Music Fest Diary

Illustration By Nathan Jensen

I arrived in Austin on Wednesday morning. My flight left New York City at 6:50am, so I decided not to sleep the night before. I stayed up all Tuesday night, into Wednesday morning, and went straight to LaGuardia Airport.

I had a great time on the flight to Austin. All I did was sleep. I woke up when the plane wheels hit the tarmac. I did eat some cashews before dozing off, and when I woke up from the runway jolt, I saw small pieces of cashew on my lap. Then I noticed that my zipper was undone. Some of the nuts had fallen into the opening, and the salt and sharp edges felt odd. I brushed myself off and got off the plane.

I had a lot of bags at the baggage claim, having brought about 200 pounds of camera equipment for my TV program Smokeshow. I'd planned to set up a studio in my hotel room. I checked into my room and started setting up the gear. My room was on a high floor, so I had a beautiful view of Austin and the river. I watching people coming into the Downtown intensity.

I've been to South by Southwest once before. I could already tell this time was going to be way more intense. There was a feeling in the air, a feeling in my gut, and the anticipation both excited and freaked me out. It was the best freaked out feeling I've ever had.

Since then, every day has been completely full. Originally, when we were planning out my time here, I had expected to have lots of open space to roam the landscape. Soon, however, it became clear that my time would be fully occupied.

I was invited to give a lecture and discussion on Friday at noon. I thought it would be good to do some talking earlier in the day – while people's heads were clear and their skies high. I was very pleased at the turnout. I went up on the stage and began to do a few physical movements. I wasn't doing crazy moves, just some solid twists and turns. During an especially mild spin, I felt my left knee pop and buckle. Then I felt it pop back into position. The pain was intense; it felt like the same overwhelming sensation as twisting your ankle. I collapsed on the stage and had trouble breathing. I wasn't sure what I was going to do. I think people thought I was playing around, but I really couldn't stand or even speak.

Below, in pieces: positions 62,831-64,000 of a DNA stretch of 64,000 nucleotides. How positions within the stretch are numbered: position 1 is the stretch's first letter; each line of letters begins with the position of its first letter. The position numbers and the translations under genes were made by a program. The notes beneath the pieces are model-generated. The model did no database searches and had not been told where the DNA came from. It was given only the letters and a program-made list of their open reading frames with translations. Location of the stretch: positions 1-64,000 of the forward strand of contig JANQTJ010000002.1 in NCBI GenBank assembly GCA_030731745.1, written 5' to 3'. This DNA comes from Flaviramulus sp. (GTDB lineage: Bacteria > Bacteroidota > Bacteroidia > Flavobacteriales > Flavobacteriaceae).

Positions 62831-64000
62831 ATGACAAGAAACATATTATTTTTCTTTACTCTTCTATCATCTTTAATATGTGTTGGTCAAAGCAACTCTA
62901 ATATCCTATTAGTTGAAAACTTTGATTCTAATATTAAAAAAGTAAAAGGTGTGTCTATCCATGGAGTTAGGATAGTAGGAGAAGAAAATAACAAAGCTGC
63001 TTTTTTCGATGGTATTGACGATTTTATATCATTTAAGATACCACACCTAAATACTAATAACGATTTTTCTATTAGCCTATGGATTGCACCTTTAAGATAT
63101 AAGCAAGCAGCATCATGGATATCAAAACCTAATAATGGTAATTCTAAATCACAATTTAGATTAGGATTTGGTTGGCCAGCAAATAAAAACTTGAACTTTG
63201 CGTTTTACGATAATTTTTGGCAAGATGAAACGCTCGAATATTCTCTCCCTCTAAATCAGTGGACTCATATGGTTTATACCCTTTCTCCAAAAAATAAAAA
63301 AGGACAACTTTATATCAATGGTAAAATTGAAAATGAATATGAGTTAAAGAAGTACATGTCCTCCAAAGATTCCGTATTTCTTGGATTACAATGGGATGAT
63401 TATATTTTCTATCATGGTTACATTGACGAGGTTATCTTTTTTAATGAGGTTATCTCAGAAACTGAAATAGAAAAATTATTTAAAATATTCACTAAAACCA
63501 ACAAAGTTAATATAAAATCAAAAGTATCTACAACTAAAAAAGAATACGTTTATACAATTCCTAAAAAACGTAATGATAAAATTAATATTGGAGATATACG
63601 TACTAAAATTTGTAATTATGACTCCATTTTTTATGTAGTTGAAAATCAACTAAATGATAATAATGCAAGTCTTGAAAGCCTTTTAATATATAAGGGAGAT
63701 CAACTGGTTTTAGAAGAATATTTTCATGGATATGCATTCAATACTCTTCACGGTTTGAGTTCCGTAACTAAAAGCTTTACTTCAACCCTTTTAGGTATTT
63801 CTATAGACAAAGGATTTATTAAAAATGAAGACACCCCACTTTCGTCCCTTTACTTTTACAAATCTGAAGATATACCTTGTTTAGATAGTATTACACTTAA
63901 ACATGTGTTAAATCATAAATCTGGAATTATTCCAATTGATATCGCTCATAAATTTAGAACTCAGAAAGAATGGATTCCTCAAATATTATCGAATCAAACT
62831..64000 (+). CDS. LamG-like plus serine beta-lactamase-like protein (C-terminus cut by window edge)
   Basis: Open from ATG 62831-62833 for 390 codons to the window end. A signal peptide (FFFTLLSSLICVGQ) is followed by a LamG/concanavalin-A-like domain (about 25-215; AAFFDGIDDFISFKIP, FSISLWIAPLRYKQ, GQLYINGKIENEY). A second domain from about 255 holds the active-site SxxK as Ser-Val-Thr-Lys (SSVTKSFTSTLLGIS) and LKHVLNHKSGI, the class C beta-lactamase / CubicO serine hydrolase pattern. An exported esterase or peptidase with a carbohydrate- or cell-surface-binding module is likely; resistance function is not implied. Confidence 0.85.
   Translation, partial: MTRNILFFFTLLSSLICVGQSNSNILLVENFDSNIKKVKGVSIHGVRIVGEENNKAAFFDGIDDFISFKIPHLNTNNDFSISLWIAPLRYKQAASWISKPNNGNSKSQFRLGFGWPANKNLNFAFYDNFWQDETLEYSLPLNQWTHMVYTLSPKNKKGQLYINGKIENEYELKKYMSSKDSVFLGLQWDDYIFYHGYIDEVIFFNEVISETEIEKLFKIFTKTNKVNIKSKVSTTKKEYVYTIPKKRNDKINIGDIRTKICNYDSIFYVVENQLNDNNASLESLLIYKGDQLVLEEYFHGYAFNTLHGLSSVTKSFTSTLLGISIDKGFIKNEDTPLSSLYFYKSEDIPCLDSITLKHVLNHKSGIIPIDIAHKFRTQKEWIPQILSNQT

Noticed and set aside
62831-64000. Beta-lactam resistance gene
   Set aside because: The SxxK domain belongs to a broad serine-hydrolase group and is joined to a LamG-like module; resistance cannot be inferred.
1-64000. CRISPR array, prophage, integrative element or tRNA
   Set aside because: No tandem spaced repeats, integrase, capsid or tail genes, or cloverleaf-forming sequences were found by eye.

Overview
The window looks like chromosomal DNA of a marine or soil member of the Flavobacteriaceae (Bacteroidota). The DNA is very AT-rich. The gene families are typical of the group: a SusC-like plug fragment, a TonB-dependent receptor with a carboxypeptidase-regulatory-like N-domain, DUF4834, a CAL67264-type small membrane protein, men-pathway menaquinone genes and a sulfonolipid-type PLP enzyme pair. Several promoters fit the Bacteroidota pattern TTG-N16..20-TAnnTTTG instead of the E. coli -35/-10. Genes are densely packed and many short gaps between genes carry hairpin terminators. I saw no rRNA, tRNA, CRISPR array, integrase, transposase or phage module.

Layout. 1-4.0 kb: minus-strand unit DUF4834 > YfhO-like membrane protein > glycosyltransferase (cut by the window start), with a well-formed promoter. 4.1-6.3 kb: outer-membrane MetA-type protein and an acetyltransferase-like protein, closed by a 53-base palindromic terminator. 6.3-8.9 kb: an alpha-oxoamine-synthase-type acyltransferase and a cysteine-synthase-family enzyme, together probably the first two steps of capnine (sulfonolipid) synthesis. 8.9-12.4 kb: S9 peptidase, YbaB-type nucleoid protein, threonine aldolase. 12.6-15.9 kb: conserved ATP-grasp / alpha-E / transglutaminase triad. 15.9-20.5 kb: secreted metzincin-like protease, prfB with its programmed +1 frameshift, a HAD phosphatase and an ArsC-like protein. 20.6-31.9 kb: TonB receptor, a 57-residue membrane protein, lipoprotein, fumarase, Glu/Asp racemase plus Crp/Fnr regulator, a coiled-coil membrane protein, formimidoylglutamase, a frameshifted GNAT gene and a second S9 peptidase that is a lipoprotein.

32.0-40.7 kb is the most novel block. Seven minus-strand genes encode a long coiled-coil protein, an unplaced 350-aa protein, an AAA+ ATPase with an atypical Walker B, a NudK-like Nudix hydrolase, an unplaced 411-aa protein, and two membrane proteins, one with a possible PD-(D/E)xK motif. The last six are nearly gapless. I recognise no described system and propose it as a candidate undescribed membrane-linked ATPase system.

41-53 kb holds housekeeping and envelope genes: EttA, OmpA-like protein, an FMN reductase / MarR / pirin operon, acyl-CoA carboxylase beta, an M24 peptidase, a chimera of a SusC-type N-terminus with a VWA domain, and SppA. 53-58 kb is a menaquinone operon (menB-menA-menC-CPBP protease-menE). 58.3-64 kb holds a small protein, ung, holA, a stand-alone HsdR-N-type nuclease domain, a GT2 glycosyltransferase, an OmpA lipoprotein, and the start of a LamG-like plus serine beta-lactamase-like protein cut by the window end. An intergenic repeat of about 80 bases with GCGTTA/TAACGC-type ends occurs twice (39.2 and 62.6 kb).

Eventually I caught my breath and decided that my knee wasn't going to stop the lecture. I began talking, and the energy I felt from the audience – and the love in the room – gave me the focus I needed to express my thoughts and keep my mind off the excruciating pain in my knee. The crowd was so focused and engaged that I kind of went to another space – maybe just in my head, but I was no longer there in that room. At least not in the same way. After about 45 minutes, I didn't even feel my knee pain.

The topic of the lecture was Pure Fun and Total Love. I talked about ideas I had on how to be happy and how to experience life. Thinking back to what I said, I can't remember the exact words, but I do remember the feeling of possibility surging through the entire venue. I felt so grateful for the chance to connect with people and encourage them, and myself, to never doubt our loving impulses.

I felt this loving overtone resonating throughout all my experiences during this amazing festival. Whether I was doing TV interviews, performing at parties, or just talking to new and old friends, I couldn't deny the love I felt for others and the love they showed me. I used to not think love was very powerful, but more and more it seems that love is the most powerful feeling, and at the root of all the other wonderful sensations humans are capable of. Austin is love, and I love Austin. And the doctor just told me my knee is going to be perfectly okay.

Thank you.

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